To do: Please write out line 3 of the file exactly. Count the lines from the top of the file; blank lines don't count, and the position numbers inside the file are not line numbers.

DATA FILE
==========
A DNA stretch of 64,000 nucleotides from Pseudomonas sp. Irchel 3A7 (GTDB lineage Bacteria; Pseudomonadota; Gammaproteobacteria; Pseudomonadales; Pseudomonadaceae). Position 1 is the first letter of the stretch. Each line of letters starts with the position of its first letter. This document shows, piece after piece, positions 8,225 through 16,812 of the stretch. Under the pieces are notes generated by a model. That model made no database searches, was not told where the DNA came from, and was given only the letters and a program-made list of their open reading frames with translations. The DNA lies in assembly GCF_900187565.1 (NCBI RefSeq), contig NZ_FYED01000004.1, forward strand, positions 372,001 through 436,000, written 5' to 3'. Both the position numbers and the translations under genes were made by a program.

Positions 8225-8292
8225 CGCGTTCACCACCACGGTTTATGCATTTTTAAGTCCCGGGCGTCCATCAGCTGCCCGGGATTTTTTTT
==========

8225 CGCGTTCACCACCACGGTTTATGCATTTTTAAGTCCCGGGCGTCCATCAGCTGCCCGGGATTTTTTTT